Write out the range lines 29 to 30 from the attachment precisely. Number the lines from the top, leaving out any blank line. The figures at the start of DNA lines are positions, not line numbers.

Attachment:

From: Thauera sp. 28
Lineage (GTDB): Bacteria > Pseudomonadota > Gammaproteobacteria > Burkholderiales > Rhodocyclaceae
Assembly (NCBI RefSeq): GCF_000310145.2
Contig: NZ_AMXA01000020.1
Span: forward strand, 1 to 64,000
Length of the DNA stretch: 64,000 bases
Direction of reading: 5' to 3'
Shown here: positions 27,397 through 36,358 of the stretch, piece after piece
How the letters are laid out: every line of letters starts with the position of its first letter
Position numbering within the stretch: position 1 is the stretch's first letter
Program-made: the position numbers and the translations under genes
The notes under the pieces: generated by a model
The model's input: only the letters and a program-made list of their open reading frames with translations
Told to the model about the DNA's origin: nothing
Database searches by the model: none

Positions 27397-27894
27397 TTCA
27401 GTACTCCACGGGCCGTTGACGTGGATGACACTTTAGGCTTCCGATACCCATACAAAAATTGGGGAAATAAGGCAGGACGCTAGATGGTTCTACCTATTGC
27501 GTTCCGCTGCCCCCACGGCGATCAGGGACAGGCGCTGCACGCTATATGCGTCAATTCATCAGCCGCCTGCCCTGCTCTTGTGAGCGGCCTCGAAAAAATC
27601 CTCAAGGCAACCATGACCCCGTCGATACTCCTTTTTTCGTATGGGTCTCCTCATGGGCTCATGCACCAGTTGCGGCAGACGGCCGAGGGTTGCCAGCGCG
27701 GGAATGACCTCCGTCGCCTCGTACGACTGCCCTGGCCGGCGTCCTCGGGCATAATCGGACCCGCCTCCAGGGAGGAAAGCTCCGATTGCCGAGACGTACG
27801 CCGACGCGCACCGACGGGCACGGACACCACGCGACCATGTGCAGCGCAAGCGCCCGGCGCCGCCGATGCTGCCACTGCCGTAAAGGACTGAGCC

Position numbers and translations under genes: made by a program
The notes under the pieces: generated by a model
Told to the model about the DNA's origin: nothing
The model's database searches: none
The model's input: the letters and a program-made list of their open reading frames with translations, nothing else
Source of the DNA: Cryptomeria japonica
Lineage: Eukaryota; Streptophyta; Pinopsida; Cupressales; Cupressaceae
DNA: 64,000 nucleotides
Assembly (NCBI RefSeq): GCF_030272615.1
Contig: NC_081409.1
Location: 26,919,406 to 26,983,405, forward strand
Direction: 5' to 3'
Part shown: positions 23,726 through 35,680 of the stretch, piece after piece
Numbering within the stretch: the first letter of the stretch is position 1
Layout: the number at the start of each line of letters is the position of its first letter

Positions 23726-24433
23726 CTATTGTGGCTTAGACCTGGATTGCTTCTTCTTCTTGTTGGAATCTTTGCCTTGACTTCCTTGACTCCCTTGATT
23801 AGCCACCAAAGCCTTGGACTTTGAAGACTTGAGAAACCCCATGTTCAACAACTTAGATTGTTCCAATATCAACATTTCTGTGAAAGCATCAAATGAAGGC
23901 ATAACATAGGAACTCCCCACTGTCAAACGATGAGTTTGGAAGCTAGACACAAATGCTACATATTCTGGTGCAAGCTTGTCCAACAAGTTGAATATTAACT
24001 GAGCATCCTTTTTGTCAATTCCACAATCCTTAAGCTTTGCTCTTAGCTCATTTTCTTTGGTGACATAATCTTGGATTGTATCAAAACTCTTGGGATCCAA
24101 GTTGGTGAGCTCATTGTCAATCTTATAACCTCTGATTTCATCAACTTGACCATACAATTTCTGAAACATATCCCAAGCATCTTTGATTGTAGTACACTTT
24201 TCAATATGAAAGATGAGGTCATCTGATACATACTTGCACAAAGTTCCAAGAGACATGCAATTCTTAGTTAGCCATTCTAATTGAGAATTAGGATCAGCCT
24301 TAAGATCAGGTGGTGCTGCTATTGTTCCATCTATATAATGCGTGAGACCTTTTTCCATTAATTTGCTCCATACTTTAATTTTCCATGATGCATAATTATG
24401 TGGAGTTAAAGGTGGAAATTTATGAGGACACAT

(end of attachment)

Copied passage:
Lineage: Eukaryota; Streptophyta; Pinopsida; Cupressales; Cupressaceae
DNA: 64,000 nucleotides